Friday, March 6, 2009

Cymbidium Orchid Care

A book might well be devoted solely to cymbidiums and cymbidium orchid care. There is a lot to learn about this beautiful species.

The genus cymbidium is a hardy one reaching an ever greater and well-deserved popularity. Plants are sympodial, terrestrial, semiterrestrial, and epiphytic. They are grown outdoors under lath in the tropics and thrive particularly on the West Coast of North America, where Southern California hopes to become the Cymbidium center of the world.

The plants have great solid pseudobulbs and very long grass-like leaves. From the depths of this graceful foliage (waist high), the flowers climb along tall, sturdy stems, usually erect, but drooping in some species.

This handsome spray orchid has lent itself so well to hybridizing that it has attained a perfection in flower, of size and shape that rivals the Cattleya, and in range of color it is surpassed by no other orchid.

Cymbidium orchid care take patience and practice. Species of cymbidium have proved strangely difficult to grow under artificial conditions, probably owing to the difficulty of giving them proper aeration.

For that reason as well as for their superior beauty and size, the hybrids are far better known than the species. They must be grown in a cool house or outdoors.

This cymbidium orchid care tip is very important. Only experience will give the grower an understanding of the kind of aeration that is best for his particular collection in his particular circumstances.

It is surprising how quickly, with conscientious observation, the grower comes to recognize the needs of her plants.

Remember this cymbidium orchid care tip, because cymbidiums are native to the Himalayas, they require controlled sun and cool conditions with abundant air for optimal growing conditions.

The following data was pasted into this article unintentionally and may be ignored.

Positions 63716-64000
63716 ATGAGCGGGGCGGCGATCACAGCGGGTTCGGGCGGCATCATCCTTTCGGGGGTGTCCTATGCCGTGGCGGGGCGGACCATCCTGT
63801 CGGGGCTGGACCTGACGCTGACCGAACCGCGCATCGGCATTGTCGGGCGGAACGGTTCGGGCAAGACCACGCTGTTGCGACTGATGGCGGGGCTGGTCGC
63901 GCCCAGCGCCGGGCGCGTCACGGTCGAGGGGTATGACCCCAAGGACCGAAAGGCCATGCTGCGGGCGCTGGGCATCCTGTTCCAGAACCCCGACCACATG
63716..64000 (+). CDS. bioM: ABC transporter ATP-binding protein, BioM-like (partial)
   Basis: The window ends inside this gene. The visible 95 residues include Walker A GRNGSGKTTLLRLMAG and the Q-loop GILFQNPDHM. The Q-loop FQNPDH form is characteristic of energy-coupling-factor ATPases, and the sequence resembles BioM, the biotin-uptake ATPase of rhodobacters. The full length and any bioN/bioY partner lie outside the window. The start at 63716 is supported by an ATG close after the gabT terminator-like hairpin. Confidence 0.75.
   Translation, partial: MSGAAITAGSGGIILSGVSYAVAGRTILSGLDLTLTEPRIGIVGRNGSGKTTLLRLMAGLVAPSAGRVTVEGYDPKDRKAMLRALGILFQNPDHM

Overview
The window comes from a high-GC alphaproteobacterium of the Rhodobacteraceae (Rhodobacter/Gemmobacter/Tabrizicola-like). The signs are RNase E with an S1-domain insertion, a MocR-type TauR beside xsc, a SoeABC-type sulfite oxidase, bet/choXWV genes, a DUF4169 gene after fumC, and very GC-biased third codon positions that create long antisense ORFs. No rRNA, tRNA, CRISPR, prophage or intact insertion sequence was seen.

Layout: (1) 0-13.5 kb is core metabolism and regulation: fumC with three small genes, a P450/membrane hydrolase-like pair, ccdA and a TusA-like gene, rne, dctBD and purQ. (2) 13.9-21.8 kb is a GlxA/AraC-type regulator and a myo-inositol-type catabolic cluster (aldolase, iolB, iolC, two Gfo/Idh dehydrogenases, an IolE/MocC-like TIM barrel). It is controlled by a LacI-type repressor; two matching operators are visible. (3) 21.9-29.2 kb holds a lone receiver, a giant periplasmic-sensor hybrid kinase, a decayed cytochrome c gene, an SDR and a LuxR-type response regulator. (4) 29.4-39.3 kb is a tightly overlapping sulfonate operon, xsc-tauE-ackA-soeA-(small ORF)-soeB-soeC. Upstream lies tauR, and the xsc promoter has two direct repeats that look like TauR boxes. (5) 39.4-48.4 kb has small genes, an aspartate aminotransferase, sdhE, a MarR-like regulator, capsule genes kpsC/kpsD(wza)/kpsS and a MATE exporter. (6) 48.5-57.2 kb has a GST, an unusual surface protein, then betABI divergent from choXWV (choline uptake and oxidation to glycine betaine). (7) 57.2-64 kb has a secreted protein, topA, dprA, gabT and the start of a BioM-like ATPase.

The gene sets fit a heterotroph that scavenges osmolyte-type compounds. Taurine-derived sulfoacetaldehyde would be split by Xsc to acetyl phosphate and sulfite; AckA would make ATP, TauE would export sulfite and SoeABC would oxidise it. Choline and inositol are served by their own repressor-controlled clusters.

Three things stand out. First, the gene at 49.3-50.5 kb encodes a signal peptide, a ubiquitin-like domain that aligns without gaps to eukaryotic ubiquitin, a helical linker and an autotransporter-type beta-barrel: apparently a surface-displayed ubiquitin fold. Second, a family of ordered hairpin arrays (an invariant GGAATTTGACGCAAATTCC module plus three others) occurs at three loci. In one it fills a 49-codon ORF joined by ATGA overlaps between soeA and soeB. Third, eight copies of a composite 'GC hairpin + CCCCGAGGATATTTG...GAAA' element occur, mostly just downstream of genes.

Now, when it comes to cymbidium orchid care, every grower has his favourite mix of compost and these splendid plants do gratifyingly well in all mixes. They are terrestrials and so do well in straight soil, although they seem to do best on a rich, well-drained medium.

Old, clean Osmunda, collected when un-potting cattleyas and other species, is excellent for this purpose. A formula highly recommended by a successful grower is three parts of leaf mold (oak and sycamore), one part disintegrated granite, one-half part fibrous peat, and one-half part turf and sand.

One grower's wife has been heard to complain that her husband tears up the front lawn to get potting material for his cymbidiums.

When it comes to cymbidium orchid care, the use of fertilizer is a controversial matter, but it is probably good for these heavy feeders. Addition of leaf mold is always recommended.

Cymbidiums need moisture at the roots at all times and correspondingly good drainage. Since these plants grow enormous bulbs, a large pot is necessary.

The time for repotting is late spring when new growths are just beginning. Backbulbs may be removed without disturbing the plant and they will start new plants from the dormant eyes.

When potted the backbulbs should be centered in the pot since there is no way of predicting the direction in which the eye will break. They should be potted firmly, although not so tightly as Cattleyas, and they may be held fast with a stake.

A few cymbidium orchid care tips to help you.

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